This is the funniest thing I’ve read all year: "'People just aren't expecting Santa Claus on a bike, to show up with a boombox playing Christmas tunes, with a Christmas tree on the back and a pulled-pork sandwich in his hand,' said Toraldo.”
Well, um…no I guess they wouldn’t expect that. Check out this article about a guy who delivers a Christmas tree and a pulled pork sandwich on a bicycle. I don't make this stuff up people.
In other news, congrats to the Christmas SPIRIT Foundation and FedEx for delivering the 100,000th free farm-grown Christmas tree to a military family this year through the Trees for Troops program.
On a less happy note, stories like this just burn me up (no pun intended). So in an all-too-common scenario, a local TV news station is getting a firefighter to light a Christmas tree on fire so they can do a "fire officials warn about the dangers of Christmas tree fires ..." blah blah blah. This guy had to use 2 road flares to get any kind of burning going, and then says "we're not trying to scare people away from getting a tree ..." Well, duh ... THAT'S EXACTLY what you are accomplishing when you do that!
So what's the message then? ... don't bring 2 lit road flares into your home??!!
GRRRR...that makes me angry! I wonder if David Addington at the Heritage Foundation still thinks Christmas trees "don't have an image problem." I was talking about him with a reporter at the Wall Street Journal yesterday who was writing about the Christmas tree industry and I said "you should call him up and ask him what kind of Christmas tree is displayed inside his home." That would be interesting to know. I bet he has a fake tree.
Yeah, and misinformation about Christmas trees is not a new phenomenon that tree farmers have to deal with. It's been going on for years, ever since factories started making big green toilet bowl brushes and calling them "Christmas trees." Check out this story of a promotional effort to promote fresh, farm-grown Christmas trees from 1969 ... make sure and play the song and listen to the lyrics, it's hilarious.
A couple interesting questions this week:
On a split trunk...
Sent: Wednesday, December 14, 2011 12:02 PM
Subject: Is this tree damaged?
We purchased a Fraser Fir 2 nights ago and had the nursery fresh cut it for us. We put it into a tree stand and filled the reservoir with water. Since then, I've noticed the tree has barely absorbed any of the water. One thing - I found that the tree has a split in the trunk that rises from the bottom to more than half way up. Is this a fatal flaw and should I have it replaced, or am I barking up the wrong tree so to speak?
We've purchased Frasers for years from the same nursery and have not deviated from our normally successful tree standards.
It does not affect the ability of the tree to take up water through a fresh cut. The reason for the trunk to split is the field conditions prior to harvest. You did everything right. I would monitor the water level for the next few days closely. It can take a while for the tree to start moving water up its system. I put my tree up this past Friday evening and it didn't start taking up water until last night.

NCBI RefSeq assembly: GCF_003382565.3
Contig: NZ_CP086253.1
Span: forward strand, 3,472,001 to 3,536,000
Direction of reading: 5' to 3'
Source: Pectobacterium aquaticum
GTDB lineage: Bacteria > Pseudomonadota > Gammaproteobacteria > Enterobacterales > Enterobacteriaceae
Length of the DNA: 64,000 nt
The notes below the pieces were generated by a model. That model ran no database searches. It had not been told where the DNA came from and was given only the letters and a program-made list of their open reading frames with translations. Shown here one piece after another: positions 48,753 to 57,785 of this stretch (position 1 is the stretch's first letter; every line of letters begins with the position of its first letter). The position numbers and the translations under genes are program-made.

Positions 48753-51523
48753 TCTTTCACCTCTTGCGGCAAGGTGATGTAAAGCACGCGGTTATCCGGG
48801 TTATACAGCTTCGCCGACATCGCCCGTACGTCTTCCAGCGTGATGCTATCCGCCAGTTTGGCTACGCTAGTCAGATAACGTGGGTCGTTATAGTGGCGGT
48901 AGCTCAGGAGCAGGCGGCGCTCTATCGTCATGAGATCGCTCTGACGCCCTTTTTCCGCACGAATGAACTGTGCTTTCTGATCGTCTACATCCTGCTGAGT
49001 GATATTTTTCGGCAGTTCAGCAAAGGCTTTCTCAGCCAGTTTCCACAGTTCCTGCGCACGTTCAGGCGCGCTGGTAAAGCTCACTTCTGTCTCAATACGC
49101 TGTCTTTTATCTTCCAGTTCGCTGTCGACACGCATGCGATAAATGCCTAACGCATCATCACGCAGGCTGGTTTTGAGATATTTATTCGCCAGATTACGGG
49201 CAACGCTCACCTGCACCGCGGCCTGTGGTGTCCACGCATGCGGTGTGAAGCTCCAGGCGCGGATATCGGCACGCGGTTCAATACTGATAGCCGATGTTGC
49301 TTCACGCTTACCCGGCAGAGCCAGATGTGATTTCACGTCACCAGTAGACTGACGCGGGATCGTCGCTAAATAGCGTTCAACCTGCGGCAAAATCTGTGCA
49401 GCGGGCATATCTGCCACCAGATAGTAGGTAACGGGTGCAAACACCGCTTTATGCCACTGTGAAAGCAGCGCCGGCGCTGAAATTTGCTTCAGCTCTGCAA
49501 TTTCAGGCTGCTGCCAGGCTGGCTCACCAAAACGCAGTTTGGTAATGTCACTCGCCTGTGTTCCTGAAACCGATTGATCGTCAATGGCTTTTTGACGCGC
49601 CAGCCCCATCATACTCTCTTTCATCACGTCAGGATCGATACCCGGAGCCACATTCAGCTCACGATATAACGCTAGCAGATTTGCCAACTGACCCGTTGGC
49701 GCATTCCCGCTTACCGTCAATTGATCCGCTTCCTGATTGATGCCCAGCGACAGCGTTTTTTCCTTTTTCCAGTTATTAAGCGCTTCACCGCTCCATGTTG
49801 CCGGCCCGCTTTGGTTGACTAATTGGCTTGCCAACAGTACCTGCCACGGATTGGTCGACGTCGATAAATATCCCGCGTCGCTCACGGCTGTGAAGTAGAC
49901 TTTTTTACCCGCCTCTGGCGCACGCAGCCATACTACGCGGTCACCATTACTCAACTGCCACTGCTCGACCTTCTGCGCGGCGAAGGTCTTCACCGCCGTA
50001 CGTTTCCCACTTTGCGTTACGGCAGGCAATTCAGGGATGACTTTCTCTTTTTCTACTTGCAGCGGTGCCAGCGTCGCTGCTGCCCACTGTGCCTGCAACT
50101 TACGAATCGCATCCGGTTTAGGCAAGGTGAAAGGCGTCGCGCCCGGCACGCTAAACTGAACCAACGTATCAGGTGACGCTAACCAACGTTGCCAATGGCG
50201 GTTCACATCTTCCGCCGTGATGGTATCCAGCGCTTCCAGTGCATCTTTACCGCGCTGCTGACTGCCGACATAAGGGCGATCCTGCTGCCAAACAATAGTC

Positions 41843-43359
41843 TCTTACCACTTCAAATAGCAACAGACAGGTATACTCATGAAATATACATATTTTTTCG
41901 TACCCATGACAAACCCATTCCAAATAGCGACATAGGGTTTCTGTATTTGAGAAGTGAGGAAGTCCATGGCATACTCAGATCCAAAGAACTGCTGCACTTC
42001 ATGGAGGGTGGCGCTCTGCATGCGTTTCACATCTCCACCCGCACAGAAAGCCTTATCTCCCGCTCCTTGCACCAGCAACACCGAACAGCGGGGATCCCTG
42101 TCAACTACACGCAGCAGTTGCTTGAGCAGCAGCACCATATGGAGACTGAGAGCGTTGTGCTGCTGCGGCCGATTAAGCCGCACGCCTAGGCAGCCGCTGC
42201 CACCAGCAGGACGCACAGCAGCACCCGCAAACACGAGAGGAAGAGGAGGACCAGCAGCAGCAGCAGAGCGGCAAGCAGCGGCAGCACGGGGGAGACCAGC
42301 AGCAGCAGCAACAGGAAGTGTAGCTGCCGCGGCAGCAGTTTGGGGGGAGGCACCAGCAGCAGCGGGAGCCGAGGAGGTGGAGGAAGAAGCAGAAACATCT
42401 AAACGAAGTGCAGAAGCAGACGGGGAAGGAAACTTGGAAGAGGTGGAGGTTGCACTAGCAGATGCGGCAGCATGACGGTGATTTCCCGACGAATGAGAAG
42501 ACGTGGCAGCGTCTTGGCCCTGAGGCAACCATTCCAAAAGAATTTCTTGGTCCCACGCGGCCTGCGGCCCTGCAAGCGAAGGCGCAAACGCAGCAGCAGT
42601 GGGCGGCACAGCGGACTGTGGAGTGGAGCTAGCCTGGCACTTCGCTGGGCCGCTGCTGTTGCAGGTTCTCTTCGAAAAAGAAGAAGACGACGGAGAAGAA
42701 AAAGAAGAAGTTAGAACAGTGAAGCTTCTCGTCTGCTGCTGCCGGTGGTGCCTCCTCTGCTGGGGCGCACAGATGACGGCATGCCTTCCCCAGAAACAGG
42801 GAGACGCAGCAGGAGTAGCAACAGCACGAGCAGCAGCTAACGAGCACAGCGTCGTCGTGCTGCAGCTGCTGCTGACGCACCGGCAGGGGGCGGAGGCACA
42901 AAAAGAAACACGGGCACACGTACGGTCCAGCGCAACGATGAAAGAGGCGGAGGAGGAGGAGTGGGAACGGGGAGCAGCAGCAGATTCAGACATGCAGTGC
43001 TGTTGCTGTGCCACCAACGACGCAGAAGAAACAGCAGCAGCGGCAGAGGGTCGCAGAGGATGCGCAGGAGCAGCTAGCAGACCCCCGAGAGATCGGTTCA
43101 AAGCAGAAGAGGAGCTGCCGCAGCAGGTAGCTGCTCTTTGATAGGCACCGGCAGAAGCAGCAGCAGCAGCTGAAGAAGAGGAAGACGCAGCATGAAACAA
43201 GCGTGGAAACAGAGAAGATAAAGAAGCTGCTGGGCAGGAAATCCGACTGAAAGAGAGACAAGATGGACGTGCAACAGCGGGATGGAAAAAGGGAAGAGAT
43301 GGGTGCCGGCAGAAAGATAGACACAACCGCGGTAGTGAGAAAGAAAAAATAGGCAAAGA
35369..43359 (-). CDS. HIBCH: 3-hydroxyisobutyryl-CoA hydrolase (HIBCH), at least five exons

Sent: Sunday, December 11, 2011 5:31 PM
Subject: tree stand
I have a quick question and was hoping to get information from the experts. I just purchased a fraser fir and brought it in the house this morning. It is in the stand and is sitting pretty flush to the bottom. I told my husband we need to raise it up a bit so water can flow under and he said it's unnecessary and that it's supposed to sit flush so that the tree is more secure. What is your opinion?
While it's best to have the entire surface area of the cut tree trunk wet at all times, I don't think you can create a water-tight seal by having the cut surface flat in the bottom of the stand. Water is absorbed on a molecular level by the plant tissue and it most likely will be able to do so in this case. Most tree stands do have some kind of prong or spike in the bottom to help with both of your points, exposure to water and stability.
Sent: Saturday, December 10, 2011 11:20 PM
Subject: Tallest Christmas Tree Question
Hello. I've been watching a Christmas tree special on television, and have learned that the tallest Christmas tree in a private residence is at the Vanderbilt home, and is "three stories high." Next year, I'd like to try to beat that in my home. Do you have any information on the tallest Christmas tree ever displayed in a private residence? I'm pretty certain I could erect a tree well over 25 feet in my home, which is a concrete monolithic dome home in Las Vegas.If you can come up with any information or links I can research, I would appreciate it!
Sorry Michael, that's not something we would be able to verify or track in any way. In other words, I have no idea how they can prove the "three stories high" tree you saw on the special is indeed the tallest?
Hey check out my tree I put up and decorated this past Friday! Isn't she a beee-yoot?